Google Clarifies Its OpenID Implementation

google_openid_logo.pngUpdate: We’ve been contacted by members of the OpenID community who argue that we’ve mischaracterized the controversy in this post. Additional complications not discussed here include the now-ceased process of whitelisting domains that could use Google OpenID.

After we wrote about Google becoming an OpenID provider yesterday, a number of reports suggested that Google was not following the OpenID guidelines closely and that it was basically forking OpenID to suit its own agenda.


The problem with Google’s implementation of the OpenID protocol was that users could not just use their Gmail accounts to log into any OpenID enabled site and that Google itself did not accept OpenID to let users log into Google’s own services. Now, Google has published a blog post to its Google Code Blog that explains why Google chose this implementation and how it will address these concerns in the future.


Normally, when you use your email address as your OpenID credential, the OpenID enabled site (the ‘relying party’) goes back to your OpenID provider and looks for a specific file (XRDS) on the server. However, Google chose not to implement this part of the OpenID ecosystem when it launched its OpenID implementation yesterday and made developers rely on Google’s own API instead.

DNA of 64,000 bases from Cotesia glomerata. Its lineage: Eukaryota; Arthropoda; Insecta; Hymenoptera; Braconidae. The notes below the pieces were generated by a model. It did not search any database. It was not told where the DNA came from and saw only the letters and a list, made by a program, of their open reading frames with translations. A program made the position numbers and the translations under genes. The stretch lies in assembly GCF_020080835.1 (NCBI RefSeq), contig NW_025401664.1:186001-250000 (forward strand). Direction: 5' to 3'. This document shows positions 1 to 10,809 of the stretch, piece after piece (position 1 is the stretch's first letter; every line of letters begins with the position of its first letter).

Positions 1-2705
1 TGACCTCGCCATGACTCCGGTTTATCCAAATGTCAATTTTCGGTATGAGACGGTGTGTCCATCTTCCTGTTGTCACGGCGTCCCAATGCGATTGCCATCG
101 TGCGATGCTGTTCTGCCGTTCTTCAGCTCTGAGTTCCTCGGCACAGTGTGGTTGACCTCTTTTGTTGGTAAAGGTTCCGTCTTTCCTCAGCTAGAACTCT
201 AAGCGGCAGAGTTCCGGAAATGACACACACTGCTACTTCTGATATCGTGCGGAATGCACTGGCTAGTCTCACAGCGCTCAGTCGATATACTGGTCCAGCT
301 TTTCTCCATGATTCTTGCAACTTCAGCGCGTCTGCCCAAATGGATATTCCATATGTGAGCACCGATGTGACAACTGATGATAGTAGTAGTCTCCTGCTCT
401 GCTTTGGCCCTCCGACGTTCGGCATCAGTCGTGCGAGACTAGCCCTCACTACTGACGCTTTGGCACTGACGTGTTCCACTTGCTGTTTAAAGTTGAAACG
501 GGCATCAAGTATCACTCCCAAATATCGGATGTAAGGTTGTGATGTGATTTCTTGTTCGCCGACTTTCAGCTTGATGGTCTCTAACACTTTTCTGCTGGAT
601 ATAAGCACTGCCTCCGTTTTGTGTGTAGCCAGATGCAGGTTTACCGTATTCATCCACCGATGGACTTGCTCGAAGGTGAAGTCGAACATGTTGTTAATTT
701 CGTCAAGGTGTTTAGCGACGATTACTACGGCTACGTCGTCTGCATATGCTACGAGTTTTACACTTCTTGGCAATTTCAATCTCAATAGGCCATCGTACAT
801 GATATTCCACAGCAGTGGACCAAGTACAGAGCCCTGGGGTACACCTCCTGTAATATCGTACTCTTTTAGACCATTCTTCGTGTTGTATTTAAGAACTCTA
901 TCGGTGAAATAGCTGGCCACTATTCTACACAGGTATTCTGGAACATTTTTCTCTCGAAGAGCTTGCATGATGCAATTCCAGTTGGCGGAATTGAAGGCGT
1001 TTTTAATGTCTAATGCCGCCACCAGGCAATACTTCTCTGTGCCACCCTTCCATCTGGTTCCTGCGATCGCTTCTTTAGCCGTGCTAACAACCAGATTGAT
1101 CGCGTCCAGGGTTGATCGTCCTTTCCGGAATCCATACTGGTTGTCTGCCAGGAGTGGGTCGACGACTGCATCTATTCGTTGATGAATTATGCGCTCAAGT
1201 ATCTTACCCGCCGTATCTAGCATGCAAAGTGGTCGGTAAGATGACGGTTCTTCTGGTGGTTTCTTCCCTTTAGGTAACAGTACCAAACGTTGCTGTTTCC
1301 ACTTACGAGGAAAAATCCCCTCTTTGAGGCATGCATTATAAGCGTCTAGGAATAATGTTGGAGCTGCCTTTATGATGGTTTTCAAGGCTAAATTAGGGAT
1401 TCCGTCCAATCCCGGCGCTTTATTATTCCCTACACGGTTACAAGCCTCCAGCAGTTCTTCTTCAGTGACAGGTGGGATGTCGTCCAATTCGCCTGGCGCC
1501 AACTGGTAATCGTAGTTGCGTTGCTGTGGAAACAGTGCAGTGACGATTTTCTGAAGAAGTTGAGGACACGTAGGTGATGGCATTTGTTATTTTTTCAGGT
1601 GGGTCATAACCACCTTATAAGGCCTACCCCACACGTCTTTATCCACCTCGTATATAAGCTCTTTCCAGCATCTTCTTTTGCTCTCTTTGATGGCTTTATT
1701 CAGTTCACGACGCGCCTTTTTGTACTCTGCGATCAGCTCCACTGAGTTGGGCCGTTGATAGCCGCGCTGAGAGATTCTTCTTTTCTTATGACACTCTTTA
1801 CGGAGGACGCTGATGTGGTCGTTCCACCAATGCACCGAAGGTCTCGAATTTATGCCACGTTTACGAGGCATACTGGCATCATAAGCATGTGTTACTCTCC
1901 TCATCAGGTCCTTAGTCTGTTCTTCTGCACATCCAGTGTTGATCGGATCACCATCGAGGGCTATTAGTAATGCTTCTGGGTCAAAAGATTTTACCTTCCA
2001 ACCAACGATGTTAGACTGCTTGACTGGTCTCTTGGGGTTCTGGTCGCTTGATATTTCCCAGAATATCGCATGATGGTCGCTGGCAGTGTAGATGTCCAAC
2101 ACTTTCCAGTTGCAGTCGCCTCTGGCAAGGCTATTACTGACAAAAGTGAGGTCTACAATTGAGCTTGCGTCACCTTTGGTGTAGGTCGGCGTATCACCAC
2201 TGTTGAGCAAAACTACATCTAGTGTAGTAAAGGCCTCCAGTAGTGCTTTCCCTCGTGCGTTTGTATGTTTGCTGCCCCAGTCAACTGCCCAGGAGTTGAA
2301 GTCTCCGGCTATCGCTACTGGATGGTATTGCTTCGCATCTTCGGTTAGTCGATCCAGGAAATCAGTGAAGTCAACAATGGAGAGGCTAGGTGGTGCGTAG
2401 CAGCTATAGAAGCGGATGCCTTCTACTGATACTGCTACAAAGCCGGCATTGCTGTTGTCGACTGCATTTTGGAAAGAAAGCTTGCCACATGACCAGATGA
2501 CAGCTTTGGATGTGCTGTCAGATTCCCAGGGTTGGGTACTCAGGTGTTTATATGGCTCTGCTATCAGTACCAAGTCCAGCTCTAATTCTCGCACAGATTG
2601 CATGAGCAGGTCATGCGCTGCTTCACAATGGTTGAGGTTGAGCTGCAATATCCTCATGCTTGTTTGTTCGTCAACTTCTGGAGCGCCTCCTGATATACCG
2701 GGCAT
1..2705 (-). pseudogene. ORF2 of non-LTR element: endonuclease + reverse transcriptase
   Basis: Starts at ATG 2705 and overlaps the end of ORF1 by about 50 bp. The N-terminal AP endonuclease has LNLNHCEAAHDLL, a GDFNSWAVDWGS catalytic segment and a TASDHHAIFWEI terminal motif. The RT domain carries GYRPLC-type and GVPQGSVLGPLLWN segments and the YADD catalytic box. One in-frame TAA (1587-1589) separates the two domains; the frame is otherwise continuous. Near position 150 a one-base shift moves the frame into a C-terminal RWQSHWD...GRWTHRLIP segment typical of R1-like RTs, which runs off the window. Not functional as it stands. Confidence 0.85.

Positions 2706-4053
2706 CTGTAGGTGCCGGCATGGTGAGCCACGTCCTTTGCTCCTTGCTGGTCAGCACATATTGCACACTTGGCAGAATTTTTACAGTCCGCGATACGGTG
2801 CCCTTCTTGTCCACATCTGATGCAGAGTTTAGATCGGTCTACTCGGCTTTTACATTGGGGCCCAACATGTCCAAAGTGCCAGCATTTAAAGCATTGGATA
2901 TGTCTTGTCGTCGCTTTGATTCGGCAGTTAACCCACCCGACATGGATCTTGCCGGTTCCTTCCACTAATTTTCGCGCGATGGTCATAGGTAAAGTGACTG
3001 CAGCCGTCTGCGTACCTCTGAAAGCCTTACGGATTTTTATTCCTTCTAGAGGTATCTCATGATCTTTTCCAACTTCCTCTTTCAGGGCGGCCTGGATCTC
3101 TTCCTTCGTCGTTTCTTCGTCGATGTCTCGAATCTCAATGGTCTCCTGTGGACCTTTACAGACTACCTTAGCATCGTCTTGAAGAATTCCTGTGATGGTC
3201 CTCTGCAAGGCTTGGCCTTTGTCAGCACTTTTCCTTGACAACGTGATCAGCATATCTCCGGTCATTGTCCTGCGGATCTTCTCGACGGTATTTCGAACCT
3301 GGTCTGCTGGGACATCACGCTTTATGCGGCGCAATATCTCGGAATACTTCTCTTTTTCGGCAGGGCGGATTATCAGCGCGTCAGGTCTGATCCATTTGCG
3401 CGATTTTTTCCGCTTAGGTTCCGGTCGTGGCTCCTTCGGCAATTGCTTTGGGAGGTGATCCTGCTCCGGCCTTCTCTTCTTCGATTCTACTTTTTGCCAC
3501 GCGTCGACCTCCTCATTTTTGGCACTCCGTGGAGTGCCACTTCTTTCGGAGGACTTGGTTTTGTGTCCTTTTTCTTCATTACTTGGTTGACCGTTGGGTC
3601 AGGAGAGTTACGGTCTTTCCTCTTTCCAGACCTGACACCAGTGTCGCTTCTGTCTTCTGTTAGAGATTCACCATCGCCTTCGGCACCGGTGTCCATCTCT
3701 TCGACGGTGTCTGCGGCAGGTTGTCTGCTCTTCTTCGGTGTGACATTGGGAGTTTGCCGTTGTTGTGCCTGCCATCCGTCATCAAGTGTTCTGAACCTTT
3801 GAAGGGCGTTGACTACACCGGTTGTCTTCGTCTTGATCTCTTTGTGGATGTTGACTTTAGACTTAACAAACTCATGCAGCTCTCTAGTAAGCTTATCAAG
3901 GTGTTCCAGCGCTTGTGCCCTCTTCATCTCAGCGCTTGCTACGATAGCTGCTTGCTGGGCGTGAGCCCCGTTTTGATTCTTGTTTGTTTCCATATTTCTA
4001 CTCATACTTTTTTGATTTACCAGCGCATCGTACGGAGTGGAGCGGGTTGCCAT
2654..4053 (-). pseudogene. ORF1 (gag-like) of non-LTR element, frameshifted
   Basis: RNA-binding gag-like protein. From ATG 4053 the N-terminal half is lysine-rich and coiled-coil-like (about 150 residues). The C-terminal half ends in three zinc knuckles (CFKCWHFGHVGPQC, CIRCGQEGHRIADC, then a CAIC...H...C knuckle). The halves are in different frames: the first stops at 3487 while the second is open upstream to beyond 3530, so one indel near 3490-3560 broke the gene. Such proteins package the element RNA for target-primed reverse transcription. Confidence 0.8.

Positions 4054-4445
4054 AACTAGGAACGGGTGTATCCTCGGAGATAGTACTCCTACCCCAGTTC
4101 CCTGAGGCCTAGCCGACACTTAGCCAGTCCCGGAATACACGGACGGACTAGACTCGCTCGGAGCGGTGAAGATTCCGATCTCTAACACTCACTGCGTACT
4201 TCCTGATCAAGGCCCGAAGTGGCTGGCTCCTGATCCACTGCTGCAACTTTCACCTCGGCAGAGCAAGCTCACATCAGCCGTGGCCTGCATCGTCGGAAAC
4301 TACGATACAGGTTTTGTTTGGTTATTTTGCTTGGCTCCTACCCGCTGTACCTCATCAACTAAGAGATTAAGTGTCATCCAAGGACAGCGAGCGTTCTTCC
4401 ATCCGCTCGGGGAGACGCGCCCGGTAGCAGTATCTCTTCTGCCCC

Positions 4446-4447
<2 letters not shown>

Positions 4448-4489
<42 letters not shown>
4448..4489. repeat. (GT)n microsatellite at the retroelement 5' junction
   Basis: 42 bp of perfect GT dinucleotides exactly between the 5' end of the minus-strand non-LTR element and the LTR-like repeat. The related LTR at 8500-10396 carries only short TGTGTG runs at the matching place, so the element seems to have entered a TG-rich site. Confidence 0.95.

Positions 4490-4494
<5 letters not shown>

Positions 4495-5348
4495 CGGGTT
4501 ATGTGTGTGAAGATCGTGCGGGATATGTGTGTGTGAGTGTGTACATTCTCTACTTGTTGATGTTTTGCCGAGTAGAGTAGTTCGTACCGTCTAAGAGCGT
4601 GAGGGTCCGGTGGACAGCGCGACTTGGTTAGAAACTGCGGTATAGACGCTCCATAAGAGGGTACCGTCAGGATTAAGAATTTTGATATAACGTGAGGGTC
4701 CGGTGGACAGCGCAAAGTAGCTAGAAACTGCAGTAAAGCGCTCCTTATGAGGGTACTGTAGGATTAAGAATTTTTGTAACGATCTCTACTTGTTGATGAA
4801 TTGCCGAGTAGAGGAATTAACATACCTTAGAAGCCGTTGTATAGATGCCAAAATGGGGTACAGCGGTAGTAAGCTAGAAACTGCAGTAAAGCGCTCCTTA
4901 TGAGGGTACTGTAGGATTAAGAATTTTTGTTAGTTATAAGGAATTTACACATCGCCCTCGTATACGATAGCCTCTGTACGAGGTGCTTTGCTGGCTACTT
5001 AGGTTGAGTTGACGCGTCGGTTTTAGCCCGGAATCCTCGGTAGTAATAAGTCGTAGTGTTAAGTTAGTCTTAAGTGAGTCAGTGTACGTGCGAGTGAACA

Now, however, Google has announced that it will start publishing XRDS files ‘as quickly as possible.’ For the time being, you can use ‘’ to sign up for OpenID enabled sites.


Why Google Doesn’t Accept OpenID Itself

One other issue many people raised yesterday was that Google itself did not accept OpenID for letting users sign in to its own properties. According to today’s blog post, the reason for this is purely technical, as « all Google rich-client apps would break if we supported federated login for our consumer users. » Google, however, is looking at possible solutions for these problems and is enlisting the help of the OpenID community.

It is good to see Google acknowledge these issues head-on. Despite these growning pains, we still think that Google’s support for OpenID will drive its widespread acceptance, especially once Gmail users can just use their accounts to effortlessly create accounts and log into third-party services.

Note: Yesterday’s espiode of has some more in-depth detail about the development of Google’s OpenID implementation and features an interview with the developers.

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